The size of catheters is conventionally measured in FRENCH units, A typical size for the urethral catheter shown in FIG. 1 is 16 FRENCH. Typically, the length of bore 100 between its tip and its attachment to valves 114 and 126 is about 360 millimeters (mm); the length of tip portion 104 is about 25 mm; the length of Foley balloon 102 is about 10 mm; the distance between Foley balloon 102 and prostate balloon 122 is about 4 mm; and the length of prostate balloon 122 is about 40 mm. Further, the minimum diameter of microwave lumen 120 is about 2.5 mm.

In practice, while the catheter shown in FIGS. 1, 1a and 1b is being inserted into the urethra of a patient with prostate disease, both the Foley and prostate balloons are in a deflated state. This both makes for easier insertion and minimizes pain to the patient. After full insertion (i.e., the deflated Foley balloon reaching into the patient's bladder), a fluid (usually air) is pumped through the Foley inflation valve thereby to inflate the Foley balloon and hold the catheter within the patient's urethra. However, the catheter is still capable of limited longitudinal movement with respect to the urethra. After the Foley balloon has been inflated, a fluid, preferably a low-loss radio-opaque liquid (e.g., deionized water in which a small amount of a radio-opaque substance has been dissolved), is slowly pumped through the one or more prostate inflation valves into the prostate balloon. The use of a radio-opaque liquid permits fluoroscopy of inflated prostate balloon 206-b to be employed to first align the longitudinal position of the prostate balloon with the patient's prostate and then insure that the prostate balloon is inflated by the proper amount to apply a squeezing pressure that results in a desired compression of the prostate tissue.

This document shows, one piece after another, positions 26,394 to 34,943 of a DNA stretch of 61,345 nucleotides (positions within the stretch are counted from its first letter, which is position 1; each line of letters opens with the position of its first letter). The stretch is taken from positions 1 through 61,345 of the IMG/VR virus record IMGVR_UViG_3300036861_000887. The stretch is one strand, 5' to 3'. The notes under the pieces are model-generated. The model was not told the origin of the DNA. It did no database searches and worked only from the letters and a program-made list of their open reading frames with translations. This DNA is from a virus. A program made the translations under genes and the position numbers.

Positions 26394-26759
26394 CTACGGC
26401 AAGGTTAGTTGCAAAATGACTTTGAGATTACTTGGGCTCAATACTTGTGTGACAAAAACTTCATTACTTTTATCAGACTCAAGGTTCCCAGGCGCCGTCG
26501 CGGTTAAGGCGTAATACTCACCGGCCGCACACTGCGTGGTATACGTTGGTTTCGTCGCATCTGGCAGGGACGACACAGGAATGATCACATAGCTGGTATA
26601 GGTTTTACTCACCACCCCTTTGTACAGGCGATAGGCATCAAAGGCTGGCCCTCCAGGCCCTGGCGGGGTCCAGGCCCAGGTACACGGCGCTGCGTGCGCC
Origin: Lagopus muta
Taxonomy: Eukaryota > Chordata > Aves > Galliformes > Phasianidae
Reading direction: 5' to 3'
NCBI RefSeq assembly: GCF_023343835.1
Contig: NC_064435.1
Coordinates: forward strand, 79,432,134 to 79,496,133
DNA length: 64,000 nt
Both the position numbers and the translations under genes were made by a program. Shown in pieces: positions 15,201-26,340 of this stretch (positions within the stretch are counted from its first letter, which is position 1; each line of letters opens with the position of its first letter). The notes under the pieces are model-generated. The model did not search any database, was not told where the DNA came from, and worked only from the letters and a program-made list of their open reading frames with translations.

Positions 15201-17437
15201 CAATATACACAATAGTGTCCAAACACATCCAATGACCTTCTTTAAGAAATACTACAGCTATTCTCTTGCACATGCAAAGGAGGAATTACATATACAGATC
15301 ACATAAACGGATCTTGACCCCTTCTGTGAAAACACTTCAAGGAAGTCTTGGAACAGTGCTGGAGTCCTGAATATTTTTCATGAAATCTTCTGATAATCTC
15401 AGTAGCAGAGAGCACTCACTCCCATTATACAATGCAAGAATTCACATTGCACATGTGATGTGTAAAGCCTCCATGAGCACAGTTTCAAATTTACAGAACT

It is desired to heat the diseased prostate tissue to a therapeutic temperature without heating the non-prostate tissue lining the urethra, which intervenes between the microwave antenna and this prostate tissue, beyond a maximum safe temperature. However, the irradiating microwave field intensity, which varies as an inverse function (e.g., inverse square) of the distance between the microwave antenna and the heated tissue, is higher for the intervening non-prostate tissue than it is for the prostate tissue and is higher for the more proximate prostate tissue than it is for the more distal prostate tissue. The use of an inflated prostate balloon, employed by the present invention, mitigates this problem, as shown in FIGS. 2a and 2b.